Sánchez, B y Urueña, R “Colombian Development-Induced Displacement – Considering the Impact of International Law on Domestic Policy”, Groningen Journal of International Law, MigrationandInternational Law, volume 5, issue 1, 2017. https://grojil.files.wordpress.com/2017/09/grojil_vol5- ed1_sanchez_uruena.pdf
In this model, if internationalmigration occurs at all, it will lead to emptying one country. Although this is an unlikely outcome, in this case such movements could lead political leaders –and even some economists- of the country whose consumers are leaving to put barriers to the exit (rather than barriers to entry) in order to avoid the massive departures of its citizens. To understand why, assume that A has a higher autarky welfare than B, and that all consumers in B want to migrate to A. If consumers in B go to A, all consumers in B will have higher welfare than before (the gross national income will be higher in both countries A and B). But the citizens located in B (none), will have cero welfare (the gross domestic product in B will be cero and lower than in autarky). Think of a dramatic but not complete migratory movement. Then, the citizens that for whatever reason remain in country B will be worse off than in autarky (again, B will have a lower gross domestic product).
ahalmena sendotzea. Nazioarteko esparruari dagokionez, Insti- tutua eta bertako ikertaldea honako sare hauetan ari dira parte hartzen: IMISCOE (InternationalMigration, Integration and So- cial Cohesion), NOHA (Network On Humanitarian Action), EMA (European Master´s Programme in Human Rights and Democ- ratisation) eta AHRI (Association of Human Rights Institutes). NOHA sarearen kasuan, Deustuko taldeak EUPRHA (European Universities on Professionalisation of Humanitarian Action) euro- par proiektua lideratzen du.
The current model of world accumulation and its power system can- not be dismantled nor shifted without the development of an autono- mous and independent social power. There is currently no collective agent that can confront the power of big business (that is, the major multinational corporations, imperialist governments and their armies, international financial organizations, and the associated actors that pro- vide them with ideological, diplomatic, and political support). There have been, however, major local, domestic, andinternational efforts to organize social groups and movements that have defended their rights from the neoliberal onslaught and proposed some alternative ideas and projects. Strategies for real human development will result from social construction processes carried out by organized groups, civil society, and progressive academia on the local, national and, above all, interna- tional level. The project for a counter-hegemonic social power cannot be postponed; it requires free, autonomous, and independent civil- ian organization. This project has already seen important advances, as evidenced by initiatives such as the International Peasant Movement Vía Campesina, the World Social Forum, the People’s Global Action on Migration, Development and Human Rights, and the World Social Forum on Migrations, among others.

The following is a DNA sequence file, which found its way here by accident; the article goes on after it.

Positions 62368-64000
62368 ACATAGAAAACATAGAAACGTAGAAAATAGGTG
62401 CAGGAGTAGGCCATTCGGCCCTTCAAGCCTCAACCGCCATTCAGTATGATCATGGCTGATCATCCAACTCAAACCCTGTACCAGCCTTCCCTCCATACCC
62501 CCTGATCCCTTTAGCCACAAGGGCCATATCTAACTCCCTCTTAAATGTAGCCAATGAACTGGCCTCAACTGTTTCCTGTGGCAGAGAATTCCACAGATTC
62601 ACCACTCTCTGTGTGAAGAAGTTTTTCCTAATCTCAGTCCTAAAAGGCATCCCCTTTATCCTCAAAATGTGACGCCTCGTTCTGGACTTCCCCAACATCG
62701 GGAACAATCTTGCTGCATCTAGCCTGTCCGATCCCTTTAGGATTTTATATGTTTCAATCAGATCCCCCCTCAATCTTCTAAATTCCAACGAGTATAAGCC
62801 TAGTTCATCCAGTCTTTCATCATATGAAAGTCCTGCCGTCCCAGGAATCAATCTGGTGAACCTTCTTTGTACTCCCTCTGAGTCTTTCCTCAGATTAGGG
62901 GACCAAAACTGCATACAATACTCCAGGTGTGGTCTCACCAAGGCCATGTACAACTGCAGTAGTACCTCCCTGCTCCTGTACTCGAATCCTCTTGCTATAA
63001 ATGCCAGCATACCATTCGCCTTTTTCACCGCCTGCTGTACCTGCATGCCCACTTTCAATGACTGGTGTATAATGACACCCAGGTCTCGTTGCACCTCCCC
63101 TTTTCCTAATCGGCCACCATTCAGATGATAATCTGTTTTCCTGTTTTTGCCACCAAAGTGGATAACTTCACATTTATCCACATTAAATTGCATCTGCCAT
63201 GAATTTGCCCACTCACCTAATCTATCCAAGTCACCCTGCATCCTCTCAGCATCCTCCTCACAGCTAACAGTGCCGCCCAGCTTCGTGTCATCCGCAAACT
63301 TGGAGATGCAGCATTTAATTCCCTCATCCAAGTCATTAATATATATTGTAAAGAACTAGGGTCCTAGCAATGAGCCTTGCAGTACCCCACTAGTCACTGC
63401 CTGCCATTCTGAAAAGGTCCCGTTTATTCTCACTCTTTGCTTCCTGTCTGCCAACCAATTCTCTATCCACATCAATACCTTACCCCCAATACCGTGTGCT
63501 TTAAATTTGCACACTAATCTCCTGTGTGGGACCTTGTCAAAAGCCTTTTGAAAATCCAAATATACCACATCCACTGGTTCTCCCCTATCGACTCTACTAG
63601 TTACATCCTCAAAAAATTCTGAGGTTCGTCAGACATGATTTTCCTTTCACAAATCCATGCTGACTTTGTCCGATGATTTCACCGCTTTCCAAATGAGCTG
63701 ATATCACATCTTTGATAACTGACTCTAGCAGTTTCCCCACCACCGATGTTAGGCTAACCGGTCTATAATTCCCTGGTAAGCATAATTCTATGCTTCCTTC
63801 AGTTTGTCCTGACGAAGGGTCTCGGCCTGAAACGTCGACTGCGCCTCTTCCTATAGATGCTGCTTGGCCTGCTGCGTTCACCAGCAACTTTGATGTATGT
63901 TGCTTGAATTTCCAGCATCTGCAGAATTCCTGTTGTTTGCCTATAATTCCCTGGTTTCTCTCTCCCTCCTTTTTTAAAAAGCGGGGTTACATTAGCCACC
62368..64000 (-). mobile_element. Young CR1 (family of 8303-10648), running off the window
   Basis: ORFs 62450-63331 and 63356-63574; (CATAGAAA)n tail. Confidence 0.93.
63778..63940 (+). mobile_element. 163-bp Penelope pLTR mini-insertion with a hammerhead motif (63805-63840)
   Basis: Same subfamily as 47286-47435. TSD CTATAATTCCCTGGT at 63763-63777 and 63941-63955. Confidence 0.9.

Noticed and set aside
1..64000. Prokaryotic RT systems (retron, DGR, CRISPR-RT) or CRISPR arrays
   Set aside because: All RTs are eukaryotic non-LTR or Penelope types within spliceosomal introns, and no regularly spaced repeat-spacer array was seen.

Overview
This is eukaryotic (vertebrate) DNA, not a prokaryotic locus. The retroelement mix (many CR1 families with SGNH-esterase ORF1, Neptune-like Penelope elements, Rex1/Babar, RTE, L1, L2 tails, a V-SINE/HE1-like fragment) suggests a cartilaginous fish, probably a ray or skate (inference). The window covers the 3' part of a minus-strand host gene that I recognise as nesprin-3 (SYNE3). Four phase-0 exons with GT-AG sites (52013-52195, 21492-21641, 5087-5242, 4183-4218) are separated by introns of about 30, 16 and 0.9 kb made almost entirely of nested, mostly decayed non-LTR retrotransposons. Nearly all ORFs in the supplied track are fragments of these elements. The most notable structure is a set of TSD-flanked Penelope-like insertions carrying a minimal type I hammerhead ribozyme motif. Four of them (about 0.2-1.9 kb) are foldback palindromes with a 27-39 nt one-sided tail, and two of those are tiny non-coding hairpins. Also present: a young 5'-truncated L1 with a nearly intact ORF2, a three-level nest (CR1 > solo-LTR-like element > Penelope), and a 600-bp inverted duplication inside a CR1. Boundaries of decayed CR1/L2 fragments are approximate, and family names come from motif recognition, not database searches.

This research studies the process of transition to adulthood of young Mexicans with migratory experience in the United State and the effect that this displacement had on five transitional events using event history models of continuous time - history history analysis-, using for its elaboration as primary source of information the National Survey of the Youth of the year 2010. The interre- lationship between the different transitional events is also analyzed, comparing the study group with the young without internationalmigration experience in different contexts. The results show that migration experience has an effect on the timing and intensity of the various transitions into adulthood. Migration adds complexity and alter the course of life of young Mexican, limiting the well-being and sustainable development of their future life project.
At the beginning of the 1980s, tequila producers from Jalisco entered the MR for a short period of time (two years), performing the extraction and purchase of maguey mezcalero at better prices in relation to those established by the mezcal producers. In the year 2000 the purchase intensified; Antonio and Smit (2012) and Antonio et al., (2015) mention that this process generated the restructuring of agriculture through the expansion and increase of maguey cultivation sustained in the remittances from internationalmigration, under an economic rationality at the expense of environmental conservation, using inadequate production techniques and directed at tequila elaboration, but at the time of ending the development cycle and reaching maturity (eight years in average) it became a problem of overproduction due to the lack of demand from the tequila and mezcal producers, and the lack of knowledge of peasants over other uses, products and byproducts, which originated the abandonment and carelessness of sowing, particularly those with a high degree of maturation, also interrupting the performance of traditional agricultural practices such as resowing, among others. This brought with it the suppression of environmental services that the maguey offers, like its contribution to the retention of particles, nutrients and moisture in the soil through its root system, which is characterized by being constituted by small and strong filaments, and anchoring superficially to the ground (Nobel, 1998; Martínez et al., 2005), thus avoiding the soil degradation, in addition to the lack of rotation, association and being interspersed with basic crops such as maize, bean, squash that make it impossible to obtain food security in the communities of study.